|Professor Qi-de Han, dean of Peking University Health Sciences Center in Beijing, China, visited Emory University's Woodruff Health Sciences Center this week to discuss research and educational partnerships between the two institutions. Officials from Emory and Peking University signed a memorandum of understanding for scientific collaboration during a visit to China last October by an Emory delegation including President James Wagner, Provost Earl Lewis, Executive Vice President for Health Affairs Michael Johns, Vice President for Academic Health Affairs Jeffrey Koplan and several Emory scientists.
During Professor Han's visit, Michael M.E. Johns, MD, Emory executive vice president for health affairs and CEO of the Woodruff Health Sciences Center, presented him Emory's Woodruff Medal for his scientific career of distinction.
Professor Han's long relationship with Emory and the Woodruff Health Sciences Center began in 1985 when, as a faculty member at Peking University, he was invited by Emory President James Laney to be a postdoctoral fellow for two years in the Department of Pharmacology in Emory University School of Medicine. Then for seven years, beginning in 1989, he returned to the pharmacology department for three months each year to conduct joint study and research in the laboratory of Emory pharmacologist Kenneth P. Minneman.
"The mission of the Woodruff Health Sciences Center is 'making people healthy', and global health is one of the themes of Emory's strategic plan," explained Dr. Johns. "Emory has strong global partnerships in medicine and public health through our schools of medicine, public health and nursing and our partnership with the CDC. This scientific collaboration with Peking University Health Sciences Center creates an exciting opportunity for Emory to create a meaningful partnership with the premier academic health center in China."
After receiving the Woodruff Medal, Professor Han said, "I firmly believe that in cooperation, we will be able to accelerate the development of the two institutions and make even greater achievements. Maybe we should broaden our vision from our two universities to our two nations. The United States and China are both great nations, and there has been a tradition of friendship between our two peoples. In the face of economic globalization, the two countries become even closer with common interests in broad areas. We have every reason to believe that Sino-U.S. relations will be getting better and that Chinese and Americans will enjoy friendships for generations, for ever and ever."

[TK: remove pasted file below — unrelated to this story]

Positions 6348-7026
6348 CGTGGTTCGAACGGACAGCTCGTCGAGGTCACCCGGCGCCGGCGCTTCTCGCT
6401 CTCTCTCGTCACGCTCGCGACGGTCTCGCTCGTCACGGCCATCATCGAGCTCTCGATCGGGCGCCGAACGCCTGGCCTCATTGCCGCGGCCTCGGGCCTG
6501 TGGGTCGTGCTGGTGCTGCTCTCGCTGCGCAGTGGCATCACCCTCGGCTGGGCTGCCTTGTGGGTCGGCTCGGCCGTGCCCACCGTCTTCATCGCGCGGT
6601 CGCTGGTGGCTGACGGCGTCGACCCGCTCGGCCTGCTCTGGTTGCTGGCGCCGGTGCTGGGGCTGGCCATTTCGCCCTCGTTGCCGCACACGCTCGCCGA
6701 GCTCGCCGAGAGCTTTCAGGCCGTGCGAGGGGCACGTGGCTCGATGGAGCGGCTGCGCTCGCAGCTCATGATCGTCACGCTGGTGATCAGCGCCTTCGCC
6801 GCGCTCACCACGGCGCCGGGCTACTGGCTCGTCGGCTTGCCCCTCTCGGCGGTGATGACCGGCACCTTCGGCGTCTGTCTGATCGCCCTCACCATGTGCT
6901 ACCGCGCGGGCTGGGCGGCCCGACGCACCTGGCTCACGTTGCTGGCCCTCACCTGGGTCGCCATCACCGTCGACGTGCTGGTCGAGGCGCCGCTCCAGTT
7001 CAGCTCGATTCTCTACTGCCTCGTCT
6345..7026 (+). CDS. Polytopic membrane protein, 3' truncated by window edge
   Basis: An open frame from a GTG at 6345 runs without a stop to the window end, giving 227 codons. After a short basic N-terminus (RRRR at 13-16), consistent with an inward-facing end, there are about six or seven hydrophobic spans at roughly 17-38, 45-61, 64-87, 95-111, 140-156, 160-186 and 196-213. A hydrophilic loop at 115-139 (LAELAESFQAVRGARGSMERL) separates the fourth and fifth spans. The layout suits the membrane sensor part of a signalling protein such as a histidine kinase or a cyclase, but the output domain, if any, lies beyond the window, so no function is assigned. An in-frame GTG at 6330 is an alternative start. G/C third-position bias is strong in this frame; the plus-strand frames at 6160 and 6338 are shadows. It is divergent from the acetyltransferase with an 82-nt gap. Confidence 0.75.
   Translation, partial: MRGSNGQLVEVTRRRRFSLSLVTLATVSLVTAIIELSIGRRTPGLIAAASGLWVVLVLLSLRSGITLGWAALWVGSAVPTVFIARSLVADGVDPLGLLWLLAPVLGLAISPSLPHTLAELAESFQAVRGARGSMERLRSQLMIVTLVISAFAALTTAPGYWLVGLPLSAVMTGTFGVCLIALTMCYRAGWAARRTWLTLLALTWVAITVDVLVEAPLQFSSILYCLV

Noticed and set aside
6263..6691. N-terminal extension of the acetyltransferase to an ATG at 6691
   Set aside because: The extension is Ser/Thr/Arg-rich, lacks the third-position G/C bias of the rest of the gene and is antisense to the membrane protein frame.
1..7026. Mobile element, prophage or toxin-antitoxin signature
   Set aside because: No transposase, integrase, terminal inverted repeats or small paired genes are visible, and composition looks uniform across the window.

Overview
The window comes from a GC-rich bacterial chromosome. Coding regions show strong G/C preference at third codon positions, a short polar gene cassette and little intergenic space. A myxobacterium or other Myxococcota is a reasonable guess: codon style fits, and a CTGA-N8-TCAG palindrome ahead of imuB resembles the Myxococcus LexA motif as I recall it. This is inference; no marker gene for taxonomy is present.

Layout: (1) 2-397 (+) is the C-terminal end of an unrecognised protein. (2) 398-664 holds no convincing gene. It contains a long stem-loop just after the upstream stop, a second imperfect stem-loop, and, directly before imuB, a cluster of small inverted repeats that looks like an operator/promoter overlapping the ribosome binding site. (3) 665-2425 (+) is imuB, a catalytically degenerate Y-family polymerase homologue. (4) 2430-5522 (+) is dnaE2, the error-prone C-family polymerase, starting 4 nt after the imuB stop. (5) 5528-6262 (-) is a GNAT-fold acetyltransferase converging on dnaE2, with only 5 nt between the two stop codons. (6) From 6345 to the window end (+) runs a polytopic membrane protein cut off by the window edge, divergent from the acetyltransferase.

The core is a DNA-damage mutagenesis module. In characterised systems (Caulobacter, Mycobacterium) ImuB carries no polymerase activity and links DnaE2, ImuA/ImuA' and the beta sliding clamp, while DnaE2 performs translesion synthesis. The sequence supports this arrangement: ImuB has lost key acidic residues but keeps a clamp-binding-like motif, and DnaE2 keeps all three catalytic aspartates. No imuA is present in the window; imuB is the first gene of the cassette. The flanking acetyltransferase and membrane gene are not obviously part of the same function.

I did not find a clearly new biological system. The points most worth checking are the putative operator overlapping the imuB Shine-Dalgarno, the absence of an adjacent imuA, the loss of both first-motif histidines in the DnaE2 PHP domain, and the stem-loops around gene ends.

Plans are underway for joint research projects between the two universities related to genetics and cancer. Peking University Professor Zhu Li has collaborated with investigators at Emory and the Centers for Disease Control and Prevention (CDC) for many years on epidemiological research related to birth defects. Dr. Li is the Chinese leader of the international team that conducted the definitive studies demonstrating that folate supplementation during pregnancy greatly reduces the incidence of neural tube defects ("spina bifida"). Dr. Li has established a network of research field stations throughout China.
Joseph Cubells, PhD, and Michael Zwick, PhD, faculty members in the Department of Human Genetics in Emory University School of Medicine, are planning to work with Dr. Li and his colleagues to collect large numbers of DNA samples in China for studies of genetic differences in susceptibility to infectious diseases, birth defects and mental illness. Field trials in China, scheduled to begin soon, will establish the technical aspects of successful DNA collection. "We are very excited at the prospect of collaborating with our Chinese colleagues on a wide variety of genetic studies that will ultimately benefit both of our great nations," said Dr. Cubells.
Haian Fu, PhD, professor of pharmacology and oncology in Emory School of Medicine, is working with his Chinese colleagues to develop research collaborations in cancer and drug discovery and to identify potential exchange scholars who could train in Emory laboratories in cancer biology and pharmacology. Clinical interactions between Emory's Winship Cancer Institute and the Peking University Health Sciences Center Cancer Hospital could eventually include joint clinical trials for new drug development.
In addition, the Emory University program in Population Biology, Ecology and Evolution has recruited a graduate student from Peking University who will receive a prestigious Emory Woodruff Fellowship.